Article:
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House Bill Would Override State Patient Safety Laws

Now in Congress, H.R. 1215 would cap medical malpractice awards, limit attorney fees and impose a statute of limitations for most claims. (wp paarz/Flickr)
Now in Congress, H.R. 1215 would cap medical malpractice awards, limit attorney fees and impose a statute of limitations for most claims. (wp paarz/Flickr)
June 12, 2017

NEW YORK – The U.S. House of Representatives could vote this week on a bill that opponents say would prevent people from seeking justice in court if they, or a family member, were injured or killed by a medical provider, drug or device.

Known as the Protecting Access to Care Act, the bill was rushed through committee without a public hearing.

According to Dean Clancy, a partner with the public policy consulting firm Adams Auld LLC, the package of medical malpractice reforms would help doctors and hurt patients. He contends it's unconstitutional.

"The bill imposes a number of barriers, making it harder for patients to file a medical injury claim, and to get compensated for that claim if they manage to prevail in court," he states.

House Resolution 1215 also would apply to claims of neglect or abuse in nursing homes.

Supporters of the bill say it would improve access to care by reducing extra testing, so-called defensive medicine, and excessive jury awards to patients.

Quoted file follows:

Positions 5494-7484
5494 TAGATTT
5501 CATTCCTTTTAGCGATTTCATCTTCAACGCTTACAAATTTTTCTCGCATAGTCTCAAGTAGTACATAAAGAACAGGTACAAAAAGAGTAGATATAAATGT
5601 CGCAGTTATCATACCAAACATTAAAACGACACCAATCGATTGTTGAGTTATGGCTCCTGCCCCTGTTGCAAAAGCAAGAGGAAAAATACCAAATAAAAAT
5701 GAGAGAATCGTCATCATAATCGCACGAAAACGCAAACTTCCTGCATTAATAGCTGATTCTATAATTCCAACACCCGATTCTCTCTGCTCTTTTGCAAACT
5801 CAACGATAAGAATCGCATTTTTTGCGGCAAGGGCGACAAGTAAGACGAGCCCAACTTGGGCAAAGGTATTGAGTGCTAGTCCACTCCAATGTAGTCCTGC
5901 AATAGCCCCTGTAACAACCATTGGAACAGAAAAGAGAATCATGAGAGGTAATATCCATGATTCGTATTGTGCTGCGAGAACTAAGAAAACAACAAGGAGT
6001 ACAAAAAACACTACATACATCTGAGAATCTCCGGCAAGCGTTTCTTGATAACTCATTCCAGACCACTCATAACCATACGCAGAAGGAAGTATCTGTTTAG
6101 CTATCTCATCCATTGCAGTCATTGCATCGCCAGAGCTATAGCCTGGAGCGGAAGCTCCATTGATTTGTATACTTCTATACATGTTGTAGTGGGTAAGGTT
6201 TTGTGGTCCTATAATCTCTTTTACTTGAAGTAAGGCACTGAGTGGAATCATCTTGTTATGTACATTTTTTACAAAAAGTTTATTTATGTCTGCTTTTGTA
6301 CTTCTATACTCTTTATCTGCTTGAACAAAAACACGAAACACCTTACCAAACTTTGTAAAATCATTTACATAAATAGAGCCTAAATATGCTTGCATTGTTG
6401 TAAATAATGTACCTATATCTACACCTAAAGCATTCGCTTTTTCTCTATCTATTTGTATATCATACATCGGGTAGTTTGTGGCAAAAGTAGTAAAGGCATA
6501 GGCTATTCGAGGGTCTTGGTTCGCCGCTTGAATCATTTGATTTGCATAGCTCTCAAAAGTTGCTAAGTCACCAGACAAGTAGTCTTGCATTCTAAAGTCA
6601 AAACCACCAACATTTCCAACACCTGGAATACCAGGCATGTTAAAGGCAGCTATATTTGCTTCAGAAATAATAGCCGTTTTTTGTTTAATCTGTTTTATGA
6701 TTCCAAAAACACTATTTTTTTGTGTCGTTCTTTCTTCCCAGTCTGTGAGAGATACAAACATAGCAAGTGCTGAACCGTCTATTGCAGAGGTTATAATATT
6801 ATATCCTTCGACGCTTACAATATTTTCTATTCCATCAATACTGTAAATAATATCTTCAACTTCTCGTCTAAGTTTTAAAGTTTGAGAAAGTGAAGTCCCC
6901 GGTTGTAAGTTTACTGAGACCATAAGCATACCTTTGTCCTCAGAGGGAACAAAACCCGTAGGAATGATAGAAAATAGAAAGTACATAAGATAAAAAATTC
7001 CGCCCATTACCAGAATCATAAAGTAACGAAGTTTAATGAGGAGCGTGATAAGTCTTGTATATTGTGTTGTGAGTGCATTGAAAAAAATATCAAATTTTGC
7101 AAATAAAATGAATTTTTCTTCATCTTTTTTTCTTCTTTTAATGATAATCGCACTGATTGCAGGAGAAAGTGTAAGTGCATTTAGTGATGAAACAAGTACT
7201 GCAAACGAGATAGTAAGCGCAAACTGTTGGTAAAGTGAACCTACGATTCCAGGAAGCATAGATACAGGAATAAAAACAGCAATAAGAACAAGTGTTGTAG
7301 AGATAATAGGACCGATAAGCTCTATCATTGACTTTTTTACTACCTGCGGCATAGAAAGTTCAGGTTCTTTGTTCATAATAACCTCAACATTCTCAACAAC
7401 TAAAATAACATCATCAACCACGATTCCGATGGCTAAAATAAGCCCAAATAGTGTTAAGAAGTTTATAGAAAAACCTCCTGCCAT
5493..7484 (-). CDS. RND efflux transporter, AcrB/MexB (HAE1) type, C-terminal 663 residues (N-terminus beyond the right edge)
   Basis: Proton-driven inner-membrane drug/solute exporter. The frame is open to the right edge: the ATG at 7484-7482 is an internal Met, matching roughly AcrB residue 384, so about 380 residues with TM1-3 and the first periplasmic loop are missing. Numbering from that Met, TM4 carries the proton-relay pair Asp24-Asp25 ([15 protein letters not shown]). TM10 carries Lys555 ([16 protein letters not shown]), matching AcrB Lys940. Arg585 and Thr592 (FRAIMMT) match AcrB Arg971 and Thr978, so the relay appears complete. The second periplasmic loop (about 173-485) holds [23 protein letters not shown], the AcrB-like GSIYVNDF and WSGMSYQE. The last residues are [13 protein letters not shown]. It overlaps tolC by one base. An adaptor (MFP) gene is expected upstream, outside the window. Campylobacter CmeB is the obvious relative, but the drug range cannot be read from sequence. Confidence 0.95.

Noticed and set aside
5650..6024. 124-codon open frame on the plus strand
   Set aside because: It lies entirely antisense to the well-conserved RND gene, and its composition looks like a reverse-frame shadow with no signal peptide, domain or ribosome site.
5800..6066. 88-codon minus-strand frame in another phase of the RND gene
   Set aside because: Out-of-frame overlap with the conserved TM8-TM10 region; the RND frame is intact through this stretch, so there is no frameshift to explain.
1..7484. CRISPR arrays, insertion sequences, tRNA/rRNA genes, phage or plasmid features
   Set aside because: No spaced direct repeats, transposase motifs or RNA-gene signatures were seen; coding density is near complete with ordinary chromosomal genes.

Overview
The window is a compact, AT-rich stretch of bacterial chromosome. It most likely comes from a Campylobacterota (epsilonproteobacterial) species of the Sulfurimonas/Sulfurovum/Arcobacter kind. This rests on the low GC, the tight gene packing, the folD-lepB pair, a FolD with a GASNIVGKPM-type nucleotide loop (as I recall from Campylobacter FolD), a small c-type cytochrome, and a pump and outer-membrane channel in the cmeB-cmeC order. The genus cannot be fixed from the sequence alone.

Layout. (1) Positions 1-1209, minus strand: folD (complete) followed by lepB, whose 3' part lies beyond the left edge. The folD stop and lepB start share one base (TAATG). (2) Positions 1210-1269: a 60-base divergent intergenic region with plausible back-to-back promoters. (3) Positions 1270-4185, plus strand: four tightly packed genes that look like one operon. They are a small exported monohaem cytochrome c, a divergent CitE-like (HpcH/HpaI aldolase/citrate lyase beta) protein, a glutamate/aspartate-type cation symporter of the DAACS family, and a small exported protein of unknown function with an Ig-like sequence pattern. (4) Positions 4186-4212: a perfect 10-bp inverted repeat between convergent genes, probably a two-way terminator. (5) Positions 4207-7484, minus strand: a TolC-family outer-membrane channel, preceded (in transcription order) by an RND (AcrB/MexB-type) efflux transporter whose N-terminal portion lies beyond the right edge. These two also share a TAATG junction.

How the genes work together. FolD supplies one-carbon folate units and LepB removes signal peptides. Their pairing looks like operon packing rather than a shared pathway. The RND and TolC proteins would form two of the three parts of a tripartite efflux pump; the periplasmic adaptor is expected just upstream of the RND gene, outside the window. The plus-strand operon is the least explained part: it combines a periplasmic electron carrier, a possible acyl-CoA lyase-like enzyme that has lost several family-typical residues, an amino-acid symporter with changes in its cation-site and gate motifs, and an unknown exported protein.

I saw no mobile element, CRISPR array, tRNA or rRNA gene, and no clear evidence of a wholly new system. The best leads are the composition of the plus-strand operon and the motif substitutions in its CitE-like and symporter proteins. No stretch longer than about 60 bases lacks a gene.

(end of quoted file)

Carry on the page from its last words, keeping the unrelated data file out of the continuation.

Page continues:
But Clancy points to research showing that medical malpractice damage awards have very little effect on the cost of health care.

"Medical malpractice probably accounts for less than 2.5 percent of all health care costs,” he asserts. “So, there's actually not much money to be saved in this area."

The Congressional Budget Office estimates the bill would save taxpayers about $5 billion a year, but Clancy says that's based on outdated research.

He adds the bill would override laws in all 50 states that govern how disputes between residents of the states are resolved – an area where Congress has no constitutional jurisdiction.

"It even overrides state constitutional provisions that the people of the states have added to their constitutions in order to protect patients, and people who are injured by medical negligence," he points out.

HR 1215 is broadly opposed by patient safety advocates, veterans' groups, Democrats and many conservatives.




Andrea Sears, Public News Service - NY